Tuesday, 24 July 2012

The Truth about the Tooth


Couldn't find a picture of lavendula dentata so this will have to do.

Some decades ago the boyfriend I was besotted with, asked me if I would drive him to the Outpatients for an operation to remove his wisdom tooth. Not my idea of  romantic day out.. but just being with him was surely enough, even in the drab, depressing waiting room of an ageing hospital A&E.

Whilst we were sat waiting for him to be called in - he dumped me! Yes.. there and then in the clinical confines of casualty.  Perhaps he thought the atmosphere would protect him from my wrath and hysteria. He was wrong.  "Why are you doing this now?" I howled, unable to believe the dreadfulness of it all.  "Because I thought I would get all the misery of the tooth and you dealt with at the same time!" he replied. I pulled myself up and spat at him "Well I hope it fucking hurts!"as I stomped out of the waiting room and drove home through a black mist of emotional gloom and tears.

I am reminded of this charming little anecdote by the continuous pain that has been emanating from the area of my wisdom tooth for the past two months.  Three dentist and two doctors over a period of five weeks proclaim that it is not the tooth, coming up with a range of possibilities from sinuses to trigeminal neuralgia.  [You really don't want to have trigeminal neuralgia - I know because I've spent a lot of time on the web reading about it and becoming increasingly depressed at the possibility.]

I see a 'consultant'.  It is not a good time of year for 'consultants' because they are mostly spending their ill-gotten gains on holidays but the one who isn't sunning himself in the Bahamas sees me.  I tell him it feels exactly like toothache and that the pain only goes away when I take painkillers and I've been taking painkillers for six weeks.  When I see any of these bods I don't take the painkillers in order not to mask the excruciating pain so they will get more of a clue what is wrong with me. "It's not the tooth" he pronounces finally in a 'that's it and goodbye' kind of way.  I throw an emotional strop, wailing on about the pain and the effect it is having on my ME and how I can't go on... blah blah.  His secretary takes pity on me and fixes up a brain and sinus scan there and then.  It is a tuesday and by a fortuitous coincidence the brain and sinus scan van happens to only be there on tuesdays!  They rush me down to the van before I get chance to become too hysterical.  I've seen House.  I know the minute I get shoved head first into the scanning machine I will have a massive panic attack and then blood will start spurting from my eyes. Nobody reassures me - or indeed says anything other than mumbling "a couple of minutes" when I ask how long I will be stuck in this tube.  I close my eyes, feel the table I am laid out on slide into the machine, a whirring noise starts, I try and think nice calming thoughts but can only remember episodes of House.  Two minutes later I am out and told to come back in a week for the results.  In the meantime just keep taking the tablets.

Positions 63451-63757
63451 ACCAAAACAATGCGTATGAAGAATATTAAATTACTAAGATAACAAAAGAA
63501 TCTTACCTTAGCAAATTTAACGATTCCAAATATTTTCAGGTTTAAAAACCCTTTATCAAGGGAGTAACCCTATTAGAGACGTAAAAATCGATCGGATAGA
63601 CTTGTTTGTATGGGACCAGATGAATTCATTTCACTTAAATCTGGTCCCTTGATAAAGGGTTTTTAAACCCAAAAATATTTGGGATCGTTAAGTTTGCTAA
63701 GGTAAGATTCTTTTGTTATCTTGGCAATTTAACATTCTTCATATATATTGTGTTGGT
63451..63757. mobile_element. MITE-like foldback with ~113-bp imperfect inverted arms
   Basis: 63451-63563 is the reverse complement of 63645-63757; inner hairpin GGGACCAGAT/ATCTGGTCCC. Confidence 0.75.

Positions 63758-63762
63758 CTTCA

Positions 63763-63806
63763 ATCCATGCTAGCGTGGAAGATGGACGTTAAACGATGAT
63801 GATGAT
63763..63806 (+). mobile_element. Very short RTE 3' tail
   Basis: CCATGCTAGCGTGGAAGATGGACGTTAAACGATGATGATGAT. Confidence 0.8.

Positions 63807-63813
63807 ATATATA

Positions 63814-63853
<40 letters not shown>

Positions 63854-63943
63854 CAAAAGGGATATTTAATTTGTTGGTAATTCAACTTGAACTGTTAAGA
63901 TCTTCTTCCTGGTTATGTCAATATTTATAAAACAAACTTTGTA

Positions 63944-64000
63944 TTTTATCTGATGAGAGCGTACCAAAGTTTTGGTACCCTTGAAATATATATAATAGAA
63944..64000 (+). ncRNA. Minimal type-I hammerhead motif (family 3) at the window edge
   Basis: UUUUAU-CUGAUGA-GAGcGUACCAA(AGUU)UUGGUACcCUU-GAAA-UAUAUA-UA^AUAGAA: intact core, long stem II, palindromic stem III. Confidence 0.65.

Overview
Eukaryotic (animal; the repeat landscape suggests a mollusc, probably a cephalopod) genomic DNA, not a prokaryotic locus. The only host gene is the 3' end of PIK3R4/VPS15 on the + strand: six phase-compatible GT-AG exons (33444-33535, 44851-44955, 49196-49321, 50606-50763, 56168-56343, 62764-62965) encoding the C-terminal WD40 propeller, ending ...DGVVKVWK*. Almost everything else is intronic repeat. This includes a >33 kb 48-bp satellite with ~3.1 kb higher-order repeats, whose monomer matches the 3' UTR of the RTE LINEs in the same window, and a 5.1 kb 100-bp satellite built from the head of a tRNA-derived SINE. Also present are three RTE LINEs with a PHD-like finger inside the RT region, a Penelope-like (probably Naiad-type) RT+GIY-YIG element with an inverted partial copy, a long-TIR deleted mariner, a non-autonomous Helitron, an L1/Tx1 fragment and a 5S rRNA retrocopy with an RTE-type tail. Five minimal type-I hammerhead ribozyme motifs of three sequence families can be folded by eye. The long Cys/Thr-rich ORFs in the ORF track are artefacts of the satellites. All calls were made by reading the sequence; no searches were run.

I am like a Sock with a sore head.  I have never really considered the possiblity of what it could be other than tooth or sinuses. If we don't know what it is we can't cure it and I may face a lifetime of pain from some unspecific facial neuralgia. I have already used up my sympathy allowance from most of my friends and dare not whine on about it anymore which is a problem as  I have nothing else to say - it is all consuming.  I single out Fat Rascal to take the brunt of it. She lives up a mountain in France and surely any news from the homeland is better than none.  Fat Rascal doesn't watch House but sends extracts of my whingeing email to M. in Paris who does, and in fact quite enjoys hearing about health problems.  An email wings it's way back from  Fat Rascal.  "M. in Paris suggests that the bad news is that if it is House then it will almost certainly be some Japanese brainworm you have picked up on your travels - the good news is that if it is House then he will cure you with a short course of anti-bios."

Reassured that at least I am not alone in my fears that it is a brainworm of some description I go back to see the consultant.  "The good news is that your brain and sinus scan are completely clear, no sign of tumours, cancer, sinus problems or anything".   "So could it be the tooth?" I ask.  "I don't think so as that didn't show any problems either."  "Well how about you try anaesthetising the tooth and then if the pain goes away that might indicate that it is indeed the tooth?" I suggest.  "Yes we can try that but as you have taken painkillers already we will have to make another appointment."  I am wondering how much I should charge for my advice.